5) If that’s the case, I would respond that the US military is not a charity. Let the European social democracies defend themselves. As it is now I see it as the US government subsidizing foreign welfare states.
          I’m trying to understand what you would consider the ideal role of the US military. Even if the world is dangerous, is it dangerous to Americans on American soil? If so, I would consider it within the role of the US military to change that. I am not convinced that it ought to be the role of the US government to “make the world safe for democracy” or defend territories that are not part of the US. I’m also having a hard time thinking of a justification for foreign deployment that is not directly related to protecting Americans. Protecting “American interests” is a slippery slope (as usually these seem to involve defending some connected corporate interest, such as what happened with the United Fruit Company in Guatemala). 
          I think there will always be dangerous places in the world and I don’t think it’s the case that a military can or should be expected to change that.

        3. @TateFegley I will check out Hoppe. That said, I am not convinced of the private approach to security, internal or external. I am not saying never, but there are so many other things on the list to take out of government’s hands before we try that. In fact, I see security as the *first* social contract duty, so if security went private, that (to me) would presume everything else was already private, thus we’d cross from minarchy to anarcho-something. Again, I am not saying never, but we’re a long way away, and I’d like to try a lessarchist approach that prioritizes and scales back the state starting with the things it should *least* be doing first. You may place defense a lot higher on that list than I do. I respect anarcho-capitalist theory, but for the time being at least, I place defense on the list of things the govt. should do.
          With regard to the kind of military I want—-I want a military that is so large and powerful, and deployed strategically throughout the world in such a way, that no nation would ever dream of threatening our allies, our country, or our people (at home or abroad). I think human history has given us ample reason to believe that the human race is disposed to doing terrible things, and we need to deter bad guys as much as possible. Less USE of the military in hopeless or problematic circumstances, but a very large military.
          I am leaving for CPAC, so I won’t be able to carry on these terrific discussions until I return next week. Cheers!

        4. TateFegley says:

          @WesternFreePress I think Hoppe would agree with you in seeing security as the “first” purpose of government (in fact, within the first few sentences of the PDF he talks about the belief of legitimacy of the modern state rests upon it). I don’t think anyone advocating privatized defense would envision external defense ever being one of the first functions of government to be dissolved; rather, it’s being so central would probably make it one of the last. So, when I say that a change in the size and scope of the Department of Defense is a high priority, what I have in mind is ending the death and destruction that come with unnecessary wars, not necessarily its privatization.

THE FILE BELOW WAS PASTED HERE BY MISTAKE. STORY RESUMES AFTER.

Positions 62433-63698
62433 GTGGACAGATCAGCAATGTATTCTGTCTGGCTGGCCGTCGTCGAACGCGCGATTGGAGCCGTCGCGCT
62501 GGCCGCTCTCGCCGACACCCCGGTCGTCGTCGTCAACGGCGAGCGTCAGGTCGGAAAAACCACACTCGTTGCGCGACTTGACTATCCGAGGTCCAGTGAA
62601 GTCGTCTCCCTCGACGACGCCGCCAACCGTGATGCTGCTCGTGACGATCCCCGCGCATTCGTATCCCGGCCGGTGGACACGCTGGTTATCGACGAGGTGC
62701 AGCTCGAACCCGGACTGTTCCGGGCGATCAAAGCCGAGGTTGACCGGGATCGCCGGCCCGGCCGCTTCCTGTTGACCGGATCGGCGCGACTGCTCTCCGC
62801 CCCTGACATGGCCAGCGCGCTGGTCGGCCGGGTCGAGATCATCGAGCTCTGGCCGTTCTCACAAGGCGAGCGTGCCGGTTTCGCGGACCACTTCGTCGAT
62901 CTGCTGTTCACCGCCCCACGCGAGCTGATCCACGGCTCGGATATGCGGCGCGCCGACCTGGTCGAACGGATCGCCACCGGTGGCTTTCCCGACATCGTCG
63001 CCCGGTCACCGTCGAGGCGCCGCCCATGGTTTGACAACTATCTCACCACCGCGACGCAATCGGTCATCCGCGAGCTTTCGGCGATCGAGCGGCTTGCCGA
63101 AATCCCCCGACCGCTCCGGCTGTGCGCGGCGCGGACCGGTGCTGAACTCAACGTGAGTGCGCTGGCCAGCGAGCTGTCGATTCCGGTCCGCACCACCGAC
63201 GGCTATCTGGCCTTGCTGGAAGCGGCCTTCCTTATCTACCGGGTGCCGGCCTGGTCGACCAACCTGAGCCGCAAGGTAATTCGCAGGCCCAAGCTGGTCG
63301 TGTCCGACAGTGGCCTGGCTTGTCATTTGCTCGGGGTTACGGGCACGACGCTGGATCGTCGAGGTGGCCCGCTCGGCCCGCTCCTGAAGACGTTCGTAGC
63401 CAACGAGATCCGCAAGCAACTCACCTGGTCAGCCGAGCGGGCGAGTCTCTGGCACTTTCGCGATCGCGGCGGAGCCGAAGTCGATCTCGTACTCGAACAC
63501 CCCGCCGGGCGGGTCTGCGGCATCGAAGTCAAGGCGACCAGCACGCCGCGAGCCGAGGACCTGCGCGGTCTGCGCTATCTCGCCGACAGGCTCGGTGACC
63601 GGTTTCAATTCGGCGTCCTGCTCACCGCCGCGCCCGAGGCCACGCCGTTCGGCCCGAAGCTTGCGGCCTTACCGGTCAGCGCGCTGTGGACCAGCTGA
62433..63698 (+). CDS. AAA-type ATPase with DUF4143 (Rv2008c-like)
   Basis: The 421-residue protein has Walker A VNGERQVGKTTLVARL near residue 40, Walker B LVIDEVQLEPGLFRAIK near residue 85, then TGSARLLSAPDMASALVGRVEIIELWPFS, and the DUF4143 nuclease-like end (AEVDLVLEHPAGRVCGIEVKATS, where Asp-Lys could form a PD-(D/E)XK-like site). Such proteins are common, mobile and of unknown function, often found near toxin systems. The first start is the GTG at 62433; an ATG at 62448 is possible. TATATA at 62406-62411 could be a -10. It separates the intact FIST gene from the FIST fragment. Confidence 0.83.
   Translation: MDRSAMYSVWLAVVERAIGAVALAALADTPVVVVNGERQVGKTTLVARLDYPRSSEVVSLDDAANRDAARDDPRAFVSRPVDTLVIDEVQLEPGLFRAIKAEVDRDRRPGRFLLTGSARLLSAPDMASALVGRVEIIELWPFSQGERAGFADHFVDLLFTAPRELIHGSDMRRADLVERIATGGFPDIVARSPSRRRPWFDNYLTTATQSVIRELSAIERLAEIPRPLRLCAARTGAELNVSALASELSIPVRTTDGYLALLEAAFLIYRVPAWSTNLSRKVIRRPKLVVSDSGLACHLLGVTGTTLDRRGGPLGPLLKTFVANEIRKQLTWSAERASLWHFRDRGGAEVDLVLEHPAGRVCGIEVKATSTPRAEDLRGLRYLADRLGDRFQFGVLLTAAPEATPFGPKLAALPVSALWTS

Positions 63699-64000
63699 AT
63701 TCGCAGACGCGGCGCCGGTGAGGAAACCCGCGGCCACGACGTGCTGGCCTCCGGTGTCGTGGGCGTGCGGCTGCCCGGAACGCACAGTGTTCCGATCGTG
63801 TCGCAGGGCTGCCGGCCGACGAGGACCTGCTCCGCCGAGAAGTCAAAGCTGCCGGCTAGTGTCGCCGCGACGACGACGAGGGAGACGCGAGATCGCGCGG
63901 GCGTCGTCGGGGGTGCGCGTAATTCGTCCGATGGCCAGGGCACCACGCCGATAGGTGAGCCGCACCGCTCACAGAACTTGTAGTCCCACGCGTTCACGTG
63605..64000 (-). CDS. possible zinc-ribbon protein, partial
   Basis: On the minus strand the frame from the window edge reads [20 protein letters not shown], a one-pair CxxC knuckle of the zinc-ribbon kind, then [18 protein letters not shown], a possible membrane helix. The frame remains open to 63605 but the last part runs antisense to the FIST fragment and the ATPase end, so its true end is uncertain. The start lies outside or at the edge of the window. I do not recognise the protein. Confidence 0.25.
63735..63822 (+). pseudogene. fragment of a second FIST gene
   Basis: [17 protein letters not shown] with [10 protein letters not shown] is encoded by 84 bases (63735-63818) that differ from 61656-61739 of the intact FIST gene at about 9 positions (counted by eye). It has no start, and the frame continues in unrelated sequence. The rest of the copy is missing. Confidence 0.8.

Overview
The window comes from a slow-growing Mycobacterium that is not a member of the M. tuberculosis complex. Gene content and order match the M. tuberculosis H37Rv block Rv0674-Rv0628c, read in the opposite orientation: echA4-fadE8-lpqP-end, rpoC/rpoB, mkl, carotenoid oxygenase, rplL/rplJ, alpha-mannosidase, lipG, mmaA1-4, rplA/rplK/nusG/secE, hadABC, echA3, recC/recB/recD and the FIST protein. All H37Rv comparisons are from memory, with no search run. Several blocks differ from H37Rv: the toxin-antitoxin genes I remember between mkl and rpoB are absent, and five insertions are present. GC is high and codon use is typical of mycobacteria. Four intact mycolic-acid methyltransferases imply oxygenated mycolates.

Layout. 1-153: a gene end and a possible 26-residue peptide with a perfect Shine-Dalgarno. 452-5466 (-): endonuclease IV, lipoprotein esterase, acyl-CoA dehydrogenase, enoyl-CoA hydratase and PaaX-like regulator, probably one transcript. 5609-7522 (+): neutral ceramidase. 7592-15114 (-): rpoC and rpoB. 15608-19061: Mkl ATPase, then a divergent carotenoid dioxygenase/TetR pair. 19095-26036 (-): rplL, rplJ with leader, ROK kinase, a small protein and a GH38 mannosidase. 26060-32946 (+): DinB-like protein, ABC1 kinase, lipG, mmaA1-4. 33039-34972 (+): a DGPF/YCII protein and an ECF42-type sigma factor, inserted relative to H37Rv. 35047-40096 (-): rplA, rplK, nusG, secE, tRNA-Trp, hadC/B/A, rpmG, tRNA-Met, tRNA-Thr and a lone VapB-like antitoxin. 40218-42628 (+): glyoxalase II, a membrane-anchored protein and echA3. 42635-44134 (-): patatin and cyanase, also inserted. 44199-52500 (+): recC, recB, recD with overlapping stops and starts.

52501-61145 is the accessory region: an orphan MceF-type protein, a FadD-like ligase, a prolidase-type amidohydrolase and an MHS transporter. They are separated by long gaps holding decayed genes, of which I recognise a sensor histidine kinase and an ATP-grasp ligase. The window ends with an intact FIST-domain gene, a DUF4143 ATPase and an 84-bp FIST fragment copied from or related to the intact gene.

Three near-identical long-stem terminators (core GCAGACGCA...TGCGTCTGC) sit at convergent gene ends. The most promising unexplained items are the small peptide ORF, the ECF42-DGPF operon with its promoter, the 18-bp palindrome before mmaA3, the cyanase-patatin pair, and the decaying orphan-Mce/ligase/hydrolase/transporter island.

I think you’ve given a fairly reasonable goal for defense (though I am wary of potentially entangling alliances and having difficulty picturing the logistics of protecting Americans abroad), the next question is what the best means of achieving it are.
          I sincerely hope you have a good, productive time at CPAC. Cheers to you.

        5. @TateFegley You’re right; it is a hard question determining the best methods. But we do need to protect ourselves, our embassies, etc. That is basic. As far as alliances go, I understand your feelings. However, we also do need to stand for something. Just as each individual person must have ethics and a code, and choose good friends and reject relations with malign people, nations too must stand for something. We must either be good, and do good; or be neutral, and ignore as much as we can; or be bad and do bad things. I understand the impulse to ignore, and perhaps there are a few more things we should not have our fingers in, but at the end of the day, I believe that we must be good, stand for good things, and do good things. That means standing up for good nations and our friends. Australia, Canada, the UK—these are examples of good, friendly nations. We must stand with good nations just as each of us should stand up for good people and our friends.
          BTW: I am NOT making a full equivalence between individuals and the state; I am just using this as a metaphor :-)
          Okay, now I really am leaving for DC!

A view from veterans on the sequester